Please note that I will not tolerate the negative criticism of either IAEM or OAEM or any other organization for that matter including disparaging comments regarding board members, staff or executives.

To get an idea of how many people will attend, please send me a quick rsvp e-mail at

Town Hall meeting on the future of the emergency management profession in Ontario
January22, 2019, 09h00,
Century Gardens Community Centre,
340 Vodden Street East,Brampton


Alain Normand, Emergency Management Professional

By Thomas Appleyard

Program evaluation informs practitioners, funders and researchers on the efficacy of interventions. Standard program evaluation methods emphasise desired outcomes and pre-identified criteria for success. Program evaluators stress establishing SMART goals: specific, measureable, agreed upon, realistic and time-bound. 

These standard program evaluation methods do not apply well for emergency responders who must thrive in a volatile, unpredictable, complex and ambiguous (VUCA) environment. 

What would SMART goals have looked like on 9/11? Was undertaking an unplanned maritime evacuation of 500,000 people off Manhattan Island within nine hours a realistic goal? Was establishing Union Square as the site for New Yorkers to grieve and to share information and food part of an agreed-upon goal? (No – the City shut this operation down after several days).

A problem with SMART goals for emergency managers is they limit possibilities. Here is the goal-setting language effective emergency responders used on 9/11:

  • “Please do what you can for these people. Come out, lend a hand, anything you can do will be accepted.” – Gander Newfoundland Mayor Claude Elliott
  • “We don’t know what we’re gonna see, we don’t know what we’re gonna do, but we’re gonna go.” – tugboatman Ken Peterson
  • “You ready? Okay. Let’s roll.”– United 93 passenger Todd Beamer

Instead of squeezing emergency response efforts into standard program evaluation methods, here are two approaches to program evaluation emergency responders can take:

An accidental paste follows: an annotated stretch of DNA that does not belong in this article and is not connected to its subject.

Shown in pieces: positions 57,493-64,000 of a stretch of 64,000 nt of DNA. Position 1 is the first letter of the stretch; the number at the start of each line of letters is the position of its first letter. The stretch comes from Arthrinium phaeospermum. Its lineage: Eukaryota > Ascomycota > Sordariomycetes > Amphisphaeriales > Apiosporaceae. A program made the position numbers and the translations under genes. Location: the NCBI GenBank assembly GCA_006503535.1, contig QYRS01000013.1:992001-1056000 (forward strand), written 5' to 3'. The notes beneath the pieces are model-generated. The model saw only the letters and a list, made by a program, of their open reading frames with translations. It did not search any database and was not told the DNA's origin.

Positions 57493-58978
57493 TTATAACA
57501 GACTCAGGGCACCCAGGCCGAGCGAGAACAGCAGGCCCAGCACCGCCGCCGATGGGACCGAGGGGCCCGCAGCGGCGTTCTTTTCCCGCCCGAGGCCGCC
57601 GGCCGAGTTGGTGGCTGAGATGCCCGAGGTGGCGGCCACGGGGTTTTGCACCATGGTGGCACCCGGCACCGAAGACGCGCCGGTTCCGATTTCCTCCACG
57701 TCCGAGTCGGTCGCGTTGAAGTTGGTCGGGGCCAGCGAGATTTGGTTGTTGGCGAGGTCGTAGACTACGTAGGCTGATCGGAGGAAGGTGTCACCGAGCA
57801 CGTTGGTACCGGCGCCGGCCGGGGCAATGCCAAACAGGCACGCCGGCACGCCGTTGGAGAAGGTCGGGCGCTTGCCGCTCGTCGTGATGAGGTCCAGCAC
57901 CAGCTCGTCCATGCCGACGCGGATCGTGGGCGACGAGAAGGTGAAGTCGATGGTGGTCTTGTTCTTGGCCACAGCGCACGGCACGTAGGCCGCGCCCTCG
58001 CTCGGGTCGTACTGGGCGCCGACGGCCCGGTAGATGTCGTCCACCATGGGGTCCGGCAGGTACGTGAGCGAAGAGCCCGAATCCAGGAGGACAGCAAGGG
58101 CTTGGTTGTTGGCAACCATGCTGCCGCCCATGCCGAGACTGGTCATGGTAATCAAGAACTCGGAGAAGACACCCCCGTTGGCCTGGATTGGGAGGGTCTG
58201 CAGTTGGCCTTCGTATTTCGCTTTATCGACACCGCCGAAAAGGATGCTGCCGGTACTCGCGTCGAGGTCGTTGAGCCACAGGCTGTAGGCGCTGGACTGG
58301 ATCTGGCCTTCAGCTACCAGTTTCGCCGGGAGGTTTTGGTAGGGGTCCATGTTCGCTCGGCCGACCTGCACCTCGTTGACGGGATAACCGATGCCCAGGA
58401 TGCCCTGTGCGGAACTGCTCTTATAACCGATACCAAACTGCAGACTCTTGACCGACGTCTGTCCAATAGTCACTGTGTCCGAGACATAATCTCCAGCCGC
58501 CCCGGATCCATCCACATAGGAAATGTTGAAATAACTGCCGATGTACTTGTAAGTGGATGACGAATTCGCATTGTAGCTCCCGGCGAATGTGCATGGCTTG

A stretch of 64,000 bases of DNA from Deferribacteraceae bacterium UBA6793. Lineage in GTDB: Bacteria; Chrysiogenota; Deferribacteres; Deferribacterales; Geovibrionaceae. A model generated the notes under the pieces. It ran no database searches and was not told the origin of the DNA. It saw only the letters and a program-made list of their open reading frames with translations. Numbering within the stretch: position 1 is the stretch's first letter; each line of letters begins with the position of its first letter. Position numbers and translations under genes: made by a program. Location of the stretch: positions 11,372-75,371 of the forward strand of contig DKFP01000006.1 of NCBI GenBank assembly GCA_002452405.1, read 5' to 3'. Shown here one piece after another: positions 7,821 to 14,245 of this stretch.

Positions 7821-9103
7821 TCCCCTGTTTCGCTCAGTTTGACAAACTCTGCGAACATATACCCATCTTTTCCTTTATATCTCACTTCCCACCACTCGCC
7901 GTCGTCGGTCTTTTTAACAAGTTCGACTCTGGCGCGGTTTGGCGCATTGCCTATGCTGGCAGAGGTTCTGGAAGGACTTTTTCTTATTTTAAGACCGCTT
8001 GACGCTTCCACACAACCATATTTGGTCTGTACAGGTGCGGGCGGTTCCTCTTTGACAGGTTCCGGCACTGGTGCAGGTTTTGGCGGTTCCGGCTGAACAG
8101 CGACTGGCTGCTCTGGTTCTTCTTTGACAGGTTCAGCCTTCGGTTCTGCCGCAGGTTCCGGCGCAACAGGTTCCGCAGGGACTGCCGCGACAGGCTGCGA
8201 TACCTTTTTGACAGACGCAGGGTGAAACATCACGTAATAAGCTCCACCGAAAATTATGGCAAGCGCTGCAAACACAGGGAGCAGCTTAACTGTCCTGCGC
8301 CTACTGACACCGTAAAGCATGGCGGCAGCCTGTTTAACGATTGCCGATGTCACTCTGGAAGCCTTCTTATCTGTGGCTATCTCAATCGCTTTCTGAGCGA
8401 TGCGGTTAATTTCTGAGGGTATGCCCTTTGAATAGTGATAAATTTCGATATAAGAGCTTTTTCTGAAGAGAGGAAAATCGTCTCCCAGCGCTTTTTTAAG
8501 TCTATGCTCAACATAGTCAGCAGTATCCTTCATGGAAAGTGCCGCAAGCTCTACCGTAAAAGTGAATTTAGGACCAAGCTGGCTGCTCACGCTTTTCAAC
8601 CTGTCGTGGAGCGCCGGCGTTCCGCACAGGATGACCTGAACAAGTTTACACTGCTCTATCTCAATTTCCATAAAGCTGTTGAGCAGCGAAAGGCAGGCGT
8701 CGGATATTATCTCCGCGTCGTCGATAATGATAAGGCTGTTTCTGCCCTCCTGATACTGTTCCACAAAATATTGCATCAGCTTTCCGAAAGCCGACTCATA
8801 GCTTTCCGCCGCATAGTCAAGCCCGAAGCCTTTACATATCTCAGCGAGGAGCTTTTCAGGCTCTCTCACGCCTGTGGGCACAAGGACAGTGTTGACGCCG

• Know what you are good at and evaluate that. 
  • Know the competencies required to thrive in a VUCA world (e.g., initiative, improvisation, empathy, creativity) and evaluate them.

By Julie Chambers (Education Director)                                                                                                                 

Calling all Seasoned EM/BC Professionals, Students and Early Career Professionals! Registration for the OAEM Mentorship Program has re-opened.

The OAEM mentorship program is kicking off once again. The program is for certificate/college/university students based in Ontario studying in an emergency management educational program, or early career professionals based in Ontario who have graduated within the last 2 years. The program aims to connect EM/BC students and early career professionals to seasoned professionals in the field in order to promote networking and knowledge transfer, and assist in building connections.

The OAEM Education Director will provide help to both Mentors and Mentees in establishing the partnership. Monthly contact between Mentors and Mentees is expected via phone, e-mail, Skype, FaceTime, and face-to-face meetings.

If you are currently working in emergency management or business continuity in the public, private or not-for-profit sectors and would like to guide and develop the next generation of emergency management practitioner or if you are an Ontario-based EM/BC student interested in building connections and learning about the field, please complete a survey found on the following link (under the “Sign-up” section):

Review from Serenna Besserer (OAEM Mentor 2016 – 2018):

“I really enjoying being able to mentor students studying Disaster and Emergency Management. I wish this opportunity was presented to me when I first started my career and it is nice to give back by helping the new students.”

Review from Saricka DaCosta (OAEM Mentee 2016 – 2017):

“Great opportunity to learn from experience individuals in the field, if you are every considering going into the EM.”

If you have any questions, please contact

Calling all OAEM student members,

Are you an ambitious, driven and creative individual? Do you have new ideas on how OAEM can better serve Ontario’s students and the EM community? Would you like to take on a lead role in connecting Disaster and Emergency Management (DEM) students to professionals and opportunities within the DEM field? Are you looking to get involved? OAEM wants you!

OAEM is looking for a Student Board Member who will serve from November 2018 to August 2019. If the above appeals to you, then we would like to hear from you!

– You do need to be an Ontario-based student enrolled in a Disaster and Emergency Management Program
– You need to be a Student Member of OAEM

Please send a 250-400 word Statement of Interest and a copy of your Resume to no later than Friday, November 9, 2018.

We look forward to your applications.

**You need to be an OAEM Student Member to apply. If you are not, please sign up here**

Good luck!

Nicole Pinto
Education Director
OAEM Board of Directors